Sydney: Former captain Michael Clarke has advised the current side to "play tough Australian cricket" in the home Test series against India, saying too much emphasis on being nice guys on the field will lead them nowhere.
Australian cricketers, who are known to play ruthlessly, have consciously toned down their on-field aggression in the aftermath of the ball-tampering scandal.
The mellowed down approach has drawn criticism from World Cup winning skipper Clarke.
"Australian cricket, I think, needs to stop worry about being liked and start worrying about being respected. Play tough Australian cricket. Whether we like it or not, that's in our blood," Clarke was quoted as saying by Macquarie Sports Radio.
"If you try and walk away from it, we might be the most liked team in the world, we're not going to win s***. We won't win a game. Boys and girls want to win."
Clarke cited the example of suspended batsman David Warner, whose aggression brought out the best in him.
"It's his style, he's very upfront, in your face. What you see with David Warner is what you get. Your greatest strength can be your greatest weakness. To me I always loved having him in the team I was captaining because he brought that aggression that I wanted.
"In saying that there was always a line, he knew that. We had a number of conversations one on one about that line he couldn't overstep," he said.
Both Warner and Steve Smith were banned for a year for their role in the ball-tampering scandal in South Africa, earlier this year. The absence of two key players gives India a good opportunity to record their maiden Test series win in Australia.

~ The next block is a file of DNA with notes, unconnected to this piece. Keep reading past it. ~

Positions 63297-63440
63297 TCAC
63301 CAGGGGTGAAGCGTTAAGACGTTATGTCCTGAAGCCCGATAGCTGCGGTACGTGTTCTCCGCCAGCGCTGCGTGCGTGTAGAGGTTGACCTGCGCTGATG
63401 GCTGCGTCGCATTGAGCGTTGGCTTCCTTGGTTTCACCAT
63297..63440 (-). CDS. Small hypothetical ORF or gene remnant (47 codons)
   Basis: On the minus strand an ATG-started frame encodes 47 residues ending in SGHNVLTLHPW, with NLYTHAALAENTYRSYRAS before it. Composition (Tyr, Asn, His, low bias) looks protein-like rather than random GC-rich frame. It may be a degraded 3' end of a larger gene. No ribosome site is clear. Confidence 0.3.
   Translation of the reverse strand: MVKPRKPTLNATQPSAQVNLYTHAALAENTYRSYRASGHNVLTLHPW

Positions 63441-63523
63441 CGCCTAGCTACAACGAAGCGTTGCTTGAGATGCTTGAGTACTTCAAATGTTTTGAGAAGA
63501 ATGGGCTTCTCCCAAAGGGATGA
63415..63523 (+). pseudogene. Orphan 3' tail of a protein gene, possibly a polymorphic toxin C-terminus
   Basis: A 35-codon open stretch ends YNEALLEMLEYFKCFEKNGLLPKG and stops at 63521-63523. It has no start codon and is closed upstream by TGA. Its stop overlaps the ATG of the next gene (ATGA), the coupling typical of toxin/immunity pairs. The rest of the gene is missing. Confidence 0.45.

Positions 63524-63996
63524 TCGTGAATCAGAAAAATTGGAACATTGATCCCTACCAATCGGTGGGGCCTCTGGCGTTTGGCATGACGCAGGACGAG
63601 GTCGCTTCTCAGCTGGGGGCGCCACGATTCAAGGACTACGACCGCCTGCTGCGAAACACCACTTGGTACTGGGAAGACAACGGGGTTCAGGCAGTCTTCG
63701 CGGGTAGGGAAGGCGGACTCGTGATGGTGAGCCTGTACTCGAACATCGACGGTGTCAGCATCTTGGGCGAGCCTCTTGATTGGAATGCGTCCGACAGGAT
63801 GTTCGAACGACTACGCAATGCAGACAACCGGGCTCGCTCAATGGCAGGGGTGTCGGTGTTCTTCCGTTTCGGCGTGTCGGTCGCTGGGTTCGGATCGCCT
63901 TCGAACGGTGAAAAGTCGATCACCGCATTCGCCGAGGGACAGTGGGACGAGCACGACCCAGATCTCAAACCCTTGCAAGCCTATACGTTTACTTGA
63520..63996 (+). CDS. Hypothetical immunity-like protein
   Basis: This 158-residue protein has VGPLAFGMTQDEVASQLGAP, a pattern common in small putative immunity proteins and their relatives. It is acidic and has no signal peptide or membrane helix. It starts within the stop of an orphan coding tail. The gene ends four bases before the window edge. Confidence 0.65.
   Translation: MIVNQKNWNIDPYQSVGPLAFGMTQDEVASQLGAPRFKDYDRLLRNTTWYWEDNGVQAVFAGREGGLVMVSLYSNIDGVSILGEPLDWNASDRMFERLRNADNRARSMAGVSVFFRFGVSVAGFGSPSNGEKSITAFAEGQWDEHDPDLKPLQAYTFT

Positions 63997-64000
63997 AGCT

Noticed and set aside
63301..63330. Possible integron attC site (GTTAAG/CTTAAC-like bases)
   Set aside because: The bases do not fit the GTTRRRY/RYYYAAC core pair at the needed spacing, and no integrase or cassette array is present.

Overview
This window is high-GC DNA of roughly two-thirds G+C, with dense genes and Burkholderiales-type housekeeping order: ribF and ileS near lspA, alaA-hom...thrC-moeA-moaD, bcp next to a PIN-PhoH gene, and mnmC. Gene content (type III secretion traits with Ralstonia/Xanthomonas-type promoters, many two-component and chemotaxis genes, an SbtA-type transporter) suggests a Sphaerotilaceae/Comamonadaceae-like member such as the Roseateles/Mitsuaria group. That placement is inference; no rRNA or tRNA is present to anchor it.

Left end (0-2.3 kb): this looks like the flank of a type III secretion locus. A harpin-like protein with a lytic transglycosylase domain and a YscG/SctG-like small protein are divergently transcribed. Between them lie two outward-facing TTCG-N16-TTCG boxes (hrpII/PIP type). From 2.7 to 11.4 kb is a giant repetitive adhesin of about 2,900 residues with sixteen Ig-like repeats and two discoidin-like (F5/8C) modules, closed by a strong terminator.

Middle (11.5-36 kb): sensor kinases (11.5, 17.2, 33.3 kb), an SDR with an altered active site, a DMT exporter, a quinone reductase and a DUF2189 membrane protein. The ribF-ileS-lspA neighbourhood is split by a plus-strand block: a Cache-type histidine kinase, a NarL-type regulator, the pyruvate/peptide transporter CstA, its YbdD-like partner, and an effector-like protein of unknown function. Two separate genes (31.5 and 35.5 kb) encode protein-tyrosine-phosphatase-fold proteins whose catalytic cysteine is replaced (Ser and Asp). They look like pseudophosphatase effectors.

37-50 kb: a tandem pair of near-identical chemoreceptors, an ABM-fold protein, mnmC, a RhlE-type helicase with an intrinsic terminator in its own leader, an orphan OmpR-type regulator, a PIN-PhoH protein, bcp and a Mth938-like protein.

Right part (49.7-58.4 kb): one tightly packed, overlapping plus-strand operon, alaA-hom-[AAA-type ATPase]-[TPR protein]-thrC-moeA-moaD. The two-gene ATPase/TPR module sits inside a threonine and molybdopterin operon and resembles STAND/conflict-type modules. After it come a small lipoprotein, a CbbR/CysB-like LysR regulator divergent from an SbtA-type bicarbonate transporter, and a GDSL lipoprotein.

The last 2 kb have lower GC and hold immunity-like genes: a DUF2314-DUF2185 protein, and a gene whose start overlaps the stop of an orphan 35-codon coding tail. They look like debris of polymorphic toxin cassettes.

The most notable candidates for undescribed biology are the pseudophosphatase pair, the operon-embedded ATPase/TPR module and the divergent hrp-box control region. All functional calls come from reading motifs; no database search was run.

Warner's on-field behaviour is a positive for the Australian team, said Clarke.
"He brings that positive approach to the Australian cricket team. You can't ask him to bring that and then on the other hand blame him or ask him to be a pussy cat when it comes to giving it," Clarke said.
"David Warner gives it to certain blokes on the field because he wants them to give it to him when he's batting. It's like a turn on, it makes him play better," he added.
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Cummins, who was Australia's vice-captain for the four-match Test series, said Pujara turned out to be the deciding factor with his rock-solid performances with the bat.
Smith was asked about CSA's decision to write to the ICC describing Australia's decision as "against the spirit of sportsmanship" and having implications for the credibility of the ICC World Test championship.
The matches are scheduled to be played from 11-25 July and will comprise three ODIs, that will form part of the ICC's Cricket World Cup Super League programme, and three T20 Internationals.